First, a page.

The slavery drama "12 Years a Slave" won the Academy Award for best picture on Sunday, making history as the first movie from a black director to win the film industry's highest honor in 86 years of the Oscars.
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British director Steve McQueen's unflinching portrayal of pre-Civil War American slavery also won two other Oscars, including best supporting actress for newcomer Lupita Nyong'o and best adapted screenplay based on the memoir of Solomon Northup, a free man sold into slavery in Louisiana.
"Everyone deserves not just to survive but to live, this is the most important legacy of Solomon Northup," said McQueen in his acceptance speech.
It prevailed over space thriller "Gravity" from Mexican filmmaker Alfonso Cuaron, which nevertheless racked up the most Oscars of the night with seven, including the best director honor for Cuaron, a first for a Latin American director and best sound, courtesy of Israeli soundman Niv Adiri.
"I'm the happiest Israeli alive at the moment," Adiri told Haaretz the announcement. "It's been an amazing night. I feel very lucky and proud."
Adiri was part of the team that created the sci-fi thriller's soundscape. He went on stage to receive the prize along with his teammates Glenn Freemantle, Skip Lievsay, Christopher Benstead and Chris Munro. Adiri, 39, was born and raised in Kfar Vitkin between Tel Aviv and Haifa, and has lived in England for the past 14 years.
In other Levantine-related Oscar news, the award for best short documentary went to "The Lady in Number 6," a film about Holocaust survivor Alice Herz-Sommer, who passed away just over a week ago, at the age of 110.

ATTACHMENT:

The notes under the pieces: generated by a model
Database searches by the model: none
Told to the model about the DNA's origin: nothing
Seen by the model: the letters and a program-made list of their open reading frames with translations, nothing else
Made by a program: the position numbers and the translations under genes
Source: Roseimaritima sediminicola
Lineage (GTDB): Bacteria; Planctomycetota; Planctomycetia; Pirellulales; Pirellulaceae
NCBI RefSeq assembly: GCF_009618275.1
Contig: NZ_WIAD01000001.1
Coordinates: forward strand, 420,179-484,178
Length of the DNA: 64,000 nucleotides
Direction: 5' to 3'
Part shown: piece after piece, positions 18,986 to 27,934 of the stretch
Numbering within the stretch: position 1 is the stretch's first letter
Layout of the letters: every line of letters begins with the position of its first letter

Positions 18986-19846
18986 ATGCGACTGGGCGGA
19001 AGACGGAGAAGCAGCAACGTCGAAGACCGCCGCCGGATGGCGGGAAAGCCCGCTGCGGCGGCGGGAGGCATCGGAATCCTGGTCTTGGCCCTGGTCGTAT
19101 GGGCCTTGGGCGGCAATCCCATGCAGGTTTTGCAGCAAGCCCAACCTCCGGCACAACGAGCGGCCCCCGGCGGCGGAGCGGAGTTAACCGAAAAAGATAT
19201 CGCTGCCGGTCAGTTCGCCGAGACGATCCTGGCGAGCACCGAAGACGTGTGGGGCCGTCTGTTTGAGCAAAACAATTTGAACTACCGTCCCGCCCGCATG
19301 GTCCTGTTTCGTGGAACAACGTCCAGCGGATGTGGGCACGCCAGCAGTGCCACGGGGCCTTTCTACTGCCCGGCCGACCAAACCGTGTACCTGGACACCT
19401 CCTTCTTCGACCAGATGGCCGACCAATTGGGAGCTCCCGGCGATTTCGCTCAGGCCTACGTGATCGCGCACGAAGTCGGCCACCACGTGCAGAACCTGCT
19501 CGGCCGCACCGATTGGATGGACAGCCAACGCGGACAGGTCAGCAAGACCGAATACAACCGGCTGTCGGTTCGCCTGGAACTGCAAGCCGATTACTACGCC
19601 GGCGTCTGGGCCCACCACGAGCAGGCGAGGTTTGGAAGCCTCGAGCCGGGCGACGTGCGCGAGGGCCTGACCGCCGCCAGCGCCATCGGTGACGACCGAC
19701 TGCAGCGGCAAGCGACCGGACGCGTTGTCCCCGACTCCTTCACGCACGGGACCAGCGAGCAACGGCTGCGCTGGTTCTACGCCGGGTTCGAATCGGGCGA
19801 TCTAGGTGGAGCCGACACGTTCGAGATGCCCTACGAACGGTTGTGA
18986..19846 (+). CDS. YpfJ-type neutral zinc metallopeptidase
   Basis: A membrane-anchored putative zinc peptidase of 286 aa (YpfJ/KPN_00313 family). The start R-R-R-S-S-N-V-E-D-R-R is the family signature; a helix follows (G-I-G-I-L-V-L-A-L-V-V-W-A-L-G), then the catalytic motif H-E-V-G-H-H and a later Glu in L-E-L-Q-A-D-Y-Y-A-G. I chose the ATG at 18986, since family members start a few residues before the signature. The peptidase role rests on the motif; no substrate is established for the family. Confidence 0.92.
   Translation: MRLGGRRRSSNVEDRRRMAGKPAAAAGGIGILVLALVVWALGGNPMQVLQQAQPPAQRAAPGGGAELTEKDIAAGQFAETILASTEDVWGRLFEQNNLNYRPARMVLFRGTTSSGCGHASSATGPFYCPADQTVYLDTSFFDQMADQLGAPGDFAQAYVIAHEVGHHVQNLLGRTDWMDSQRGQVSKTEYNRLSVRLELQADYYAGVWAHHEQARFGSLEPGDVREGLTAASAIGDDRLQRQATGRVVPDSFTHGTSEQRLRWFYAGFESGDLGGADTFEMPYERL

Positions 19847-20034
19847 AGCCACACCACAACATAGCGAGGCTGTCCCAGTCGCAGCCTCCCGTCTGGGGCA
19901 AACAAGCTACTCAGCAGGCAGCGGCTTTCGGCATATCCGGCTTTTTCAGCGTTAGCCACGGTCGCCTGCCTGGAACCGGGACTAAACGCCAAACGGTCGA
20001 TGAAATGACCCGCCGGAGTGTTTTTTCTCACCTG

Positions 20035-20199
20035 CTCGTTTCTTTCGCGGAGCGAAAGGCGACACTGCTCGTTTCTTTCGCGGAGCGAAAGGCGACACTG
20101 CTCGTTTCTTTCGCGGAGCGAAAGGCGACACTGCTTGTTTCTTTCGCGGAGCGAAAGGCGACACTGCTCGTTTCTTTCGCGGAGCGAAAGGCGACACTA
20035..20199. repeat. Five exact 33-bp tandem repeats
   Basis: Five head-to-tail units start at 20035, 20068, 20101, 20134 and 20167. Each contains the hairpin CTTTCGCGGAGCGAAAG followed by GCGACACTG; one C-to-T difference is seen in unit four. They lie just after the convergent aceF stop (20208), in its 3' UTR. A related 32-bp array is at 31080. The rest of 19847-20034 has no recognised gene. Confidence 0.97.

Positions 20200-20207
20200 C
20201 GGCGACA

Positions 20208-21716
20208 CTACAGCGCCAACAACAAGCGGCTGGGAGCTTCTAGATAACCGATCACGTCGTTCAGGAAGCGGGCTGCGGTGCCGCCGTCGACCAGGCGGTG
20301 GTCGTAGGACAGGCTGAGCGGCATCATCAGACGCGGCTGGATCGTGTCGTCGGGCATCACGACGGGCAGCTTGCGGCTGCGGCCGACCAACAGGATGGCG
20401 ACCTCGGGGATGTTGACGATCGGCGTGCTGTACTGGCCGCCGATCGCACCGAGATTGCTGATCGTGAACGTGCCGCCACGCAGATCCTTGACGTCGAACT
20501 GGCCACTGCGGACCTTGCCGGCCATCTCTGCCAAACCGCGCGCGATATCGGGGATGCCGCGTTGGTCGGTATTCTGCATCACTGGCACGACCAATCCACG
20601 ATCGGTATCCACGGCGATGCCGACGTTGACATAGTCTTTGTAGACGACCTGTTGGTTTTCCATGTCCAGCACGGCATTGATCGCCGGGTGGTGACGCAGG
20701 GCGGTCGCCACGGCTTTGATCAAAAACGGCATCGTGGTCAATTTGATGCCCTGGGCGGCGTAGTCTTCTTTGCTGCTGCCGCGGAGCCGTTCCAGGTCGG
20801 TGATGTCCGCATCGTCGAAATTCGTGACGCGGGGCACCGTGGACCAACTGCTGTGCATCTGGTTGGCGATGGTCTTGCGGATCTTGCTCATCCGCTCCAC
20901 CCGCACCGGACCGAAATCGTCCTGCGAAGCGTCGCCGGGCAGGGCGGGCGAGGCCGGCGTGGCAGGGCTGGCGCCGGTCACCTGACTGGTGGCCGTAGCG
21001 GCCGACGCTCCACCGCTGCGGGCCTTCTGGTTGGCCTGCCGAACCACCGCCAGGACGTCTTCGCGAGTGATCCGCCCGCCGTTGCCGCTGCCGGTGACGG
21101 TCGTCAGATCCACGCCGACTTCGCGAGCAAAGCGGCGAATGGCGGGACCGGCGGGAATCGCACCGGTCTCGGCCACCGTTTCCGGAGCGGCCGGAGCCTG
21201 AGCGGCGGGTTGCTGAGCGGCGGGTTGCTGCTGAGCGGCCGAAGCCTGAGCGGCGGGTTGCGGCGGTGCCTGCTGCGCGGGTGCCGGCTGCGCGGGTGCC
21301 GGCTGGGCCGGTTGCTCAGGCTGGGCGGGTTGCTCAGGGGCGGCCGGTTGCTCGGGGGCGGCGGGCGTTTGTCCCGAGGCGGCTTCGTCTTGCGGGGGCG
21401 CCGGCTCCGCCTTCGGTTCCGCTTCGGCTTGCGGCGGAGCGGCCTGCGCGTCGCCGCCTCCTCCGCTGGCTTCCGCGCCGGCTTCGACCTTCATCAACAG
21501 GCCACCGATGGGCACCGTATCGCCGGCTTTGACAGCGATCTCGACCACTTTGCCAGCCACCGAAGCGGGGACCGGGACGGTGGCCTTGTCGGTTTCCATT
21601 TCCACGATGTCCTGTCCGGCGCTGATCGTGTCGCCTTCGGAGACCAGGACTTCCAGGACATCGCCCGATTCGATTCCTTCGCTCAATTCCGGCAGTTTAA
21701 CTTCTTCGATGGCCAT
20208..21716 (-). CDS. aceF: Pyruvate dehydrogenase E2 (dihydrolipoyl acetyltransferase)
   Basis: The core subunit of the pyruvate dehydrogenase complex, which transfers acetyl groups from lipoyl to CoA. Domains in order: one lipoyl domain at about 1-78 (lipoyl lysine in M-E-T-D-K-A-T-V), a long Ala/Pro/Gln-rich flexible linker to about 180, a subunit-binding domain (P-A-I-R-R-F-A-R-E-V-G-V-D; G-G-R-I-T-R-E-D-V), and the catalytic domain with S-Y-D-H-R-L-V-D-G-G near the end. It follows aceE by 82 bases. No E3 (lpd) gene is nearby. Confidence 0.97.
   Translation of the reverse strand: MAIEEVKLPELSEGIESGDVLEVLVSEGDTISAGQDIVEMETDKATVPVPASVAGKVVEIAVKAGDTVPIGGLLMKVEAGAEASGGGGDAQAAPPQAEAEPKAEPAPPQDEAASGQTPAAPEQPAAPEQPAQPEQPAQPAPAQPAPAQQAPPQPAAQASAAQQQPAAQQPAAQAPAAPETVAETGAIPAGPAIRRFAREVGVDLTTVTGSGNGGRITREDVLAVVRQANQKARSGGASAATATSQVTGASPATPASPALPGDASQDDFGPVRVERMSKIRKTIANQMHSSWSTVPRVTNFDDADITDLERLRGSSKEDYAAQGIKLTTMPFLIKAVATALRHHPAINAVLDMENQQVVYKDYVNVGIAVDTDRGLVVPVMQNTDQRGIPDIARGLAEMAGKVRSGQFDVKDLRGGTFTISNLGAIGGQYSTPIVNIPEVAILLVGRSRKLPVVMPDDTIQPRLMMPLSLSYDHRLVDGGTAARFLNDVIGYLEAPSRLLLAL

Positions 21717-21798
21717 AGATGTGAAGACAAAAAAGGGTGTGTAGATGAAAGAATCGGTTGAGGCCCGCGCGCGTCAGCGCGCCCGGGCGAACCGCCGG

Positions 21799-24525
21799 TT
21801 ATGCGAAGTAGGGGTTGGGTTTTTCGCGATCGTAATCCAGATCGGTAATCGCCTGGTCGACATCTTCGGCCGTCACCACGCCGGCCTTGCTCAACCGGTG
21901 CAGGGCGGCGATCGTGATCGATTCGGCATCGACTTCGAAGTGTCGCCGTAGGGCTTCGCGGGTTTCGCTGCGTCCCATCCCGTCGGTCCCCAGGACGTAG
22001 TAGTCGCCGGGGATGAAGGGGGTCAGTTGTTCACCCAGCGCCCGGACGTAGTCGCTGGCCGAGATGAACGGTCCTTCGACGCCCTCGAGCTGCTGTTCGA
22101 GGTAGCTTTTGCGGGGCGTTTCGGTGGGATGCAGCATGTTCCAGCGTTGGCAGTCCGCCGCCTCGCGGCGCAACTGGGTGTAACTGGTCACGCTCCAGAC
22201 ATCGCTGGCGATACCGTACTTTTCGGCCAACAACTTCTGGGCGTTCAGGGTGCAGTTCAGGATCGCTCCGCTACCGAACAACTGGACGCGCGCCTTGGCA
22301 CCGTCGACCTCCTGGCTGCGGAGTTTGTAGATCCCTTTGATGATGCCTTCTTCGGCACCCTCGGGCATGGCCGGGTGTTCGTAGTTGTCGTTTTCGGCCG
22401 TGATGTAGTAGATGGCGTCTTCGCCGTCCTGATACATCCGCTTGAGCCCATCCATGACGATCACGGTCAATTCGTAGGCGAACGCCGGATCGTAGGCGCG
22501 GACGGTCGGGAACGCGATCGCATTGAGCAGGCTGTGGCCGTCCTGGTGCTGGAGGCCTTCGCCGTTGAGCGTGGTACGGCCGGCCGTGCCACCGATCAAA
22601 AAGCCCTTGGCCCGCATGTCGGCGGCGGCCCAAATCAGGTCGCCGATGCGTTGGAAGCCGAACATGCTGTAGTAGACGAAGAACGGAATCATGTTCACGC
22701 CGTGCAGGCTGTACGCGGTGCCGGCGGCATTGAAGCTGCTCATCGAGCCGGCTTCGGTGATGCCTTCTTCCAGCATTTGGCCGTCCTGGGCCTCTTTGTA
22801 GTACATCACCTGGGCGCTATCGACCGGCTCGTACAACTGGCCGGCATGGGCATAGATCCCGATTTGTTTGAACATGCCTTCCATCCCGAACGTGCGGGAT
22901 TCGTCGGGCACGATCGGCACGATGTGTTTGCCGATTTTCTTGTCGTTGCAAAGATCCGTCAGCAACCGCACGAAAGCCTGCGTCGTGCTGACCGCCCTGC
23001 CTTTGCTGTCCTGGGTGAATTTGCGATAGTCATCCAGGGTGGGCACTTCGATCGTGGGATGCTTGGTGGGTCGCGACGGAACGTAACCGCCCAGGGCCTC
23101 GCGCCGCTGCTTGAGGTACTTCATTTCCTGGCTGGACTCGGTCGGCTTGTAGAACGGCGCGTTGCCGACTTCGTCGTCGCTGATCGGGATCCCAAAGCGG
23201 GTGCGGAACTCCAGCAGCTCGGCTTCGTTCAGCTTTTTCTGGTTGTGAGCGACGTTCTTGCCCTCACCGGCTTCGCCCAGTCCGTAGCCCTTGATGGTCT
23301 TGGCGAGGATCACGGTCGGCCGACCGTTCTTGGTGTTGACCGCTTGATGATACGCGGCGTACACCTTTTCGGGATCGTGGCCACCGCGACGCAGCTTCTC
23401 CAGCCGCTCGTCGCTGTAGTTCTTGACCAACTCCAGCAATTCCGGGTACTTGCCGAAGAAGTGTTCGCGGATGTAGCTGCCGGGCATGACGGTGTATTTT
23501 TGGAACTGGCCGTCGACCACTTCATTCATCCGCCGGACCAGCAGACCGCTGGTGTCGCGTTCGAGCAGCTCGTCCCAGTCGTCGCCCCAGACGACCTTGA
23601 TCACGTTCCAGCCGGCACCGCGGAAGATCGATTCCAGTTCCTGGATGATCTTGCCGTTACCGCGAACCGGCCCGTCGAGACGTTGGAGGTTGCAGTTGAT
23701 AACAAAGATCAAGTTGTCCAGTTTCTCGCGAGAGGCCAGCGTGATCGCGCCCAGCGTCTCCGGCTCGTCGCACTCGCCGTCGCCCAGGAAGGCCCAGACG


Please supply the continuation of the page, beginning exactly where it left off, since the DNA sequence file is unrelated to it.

The Palestinian film 'Omar,' directed by Hany Abu-Assad and nominated in the foreign language film category, lost to Italy's 'The Great Beauty.'
In one of the strongest years for film in recent memory, the 6,000-plus voters of the Academy of Motion Picture Arts and Sciences scattered golden Oscar statuettes among the many acclaimed movies in contention.
It was a good night for the scrappy, low-budget film "Dallas Buyers Club," a biopic of an early AIDS activist two decades in the making that won three Oscars, including the two male acting awards.
Matthew McConaughey, in a validation of a remarkable career turnaround, won best actor for his portrayal of the homophobe turned AIDS victim turned treatment crusader Ron Woodroof, a role for which he lost 50 pounds (23 kg).
His co-star, Jared Leto, won best supporting actor for his role as Woodroof's unlikely business sidekick, the transgender woman Rayon, for which he also slimmed down drastically.
Australia's Cate Blanchett won the best actress Oscar for her acclaimed role as the socialite unhinged by her husband's financial crimes in Woody Allen's "Blue Jasmine."
"Thank you so much Woody for casting me," Blanchett said.
The tale of Nordic princesses, "Frozen," won best animated film, a first for Disney Animation Studios since the category was introduced in 2002.
Comedian and talk show star Ellen DeGeneres returned as Oscar host on Sunday in an appearance many saw as calculated to project a lighter, more affable tone for Hollywood's biggest night after the provocative performance of her immediate predecessor, Seth MacFarlane.
In the comedian's easy breezy style, DeGeneres mixed with the crowd, taking a star-studded selfie with the likes of Brad Pitt and Angelina Jolie that broke the record for retweets on Twitter. The big loser of the night was director David O. Russell's 1970s crime caper "American Hustle," which walked away empty-handed despite earning 10 nominations, the same number as "Gravity."
Kenyan actress Nyong'o was one of the big stars of the night, not only for her winning pale blue Prada gown on the red carpet, but for her touching speech. In accepting the first award of the night for "12 Years a Slave," Nyong'o, 31, paid homage to her character.
"It doesn't escape me for one moment that so much joy in my life is thanks to so much pain in someone else's, and so I want to salute the spirit of Patsey, for her guidance," a tearful Nyong'o told the audience.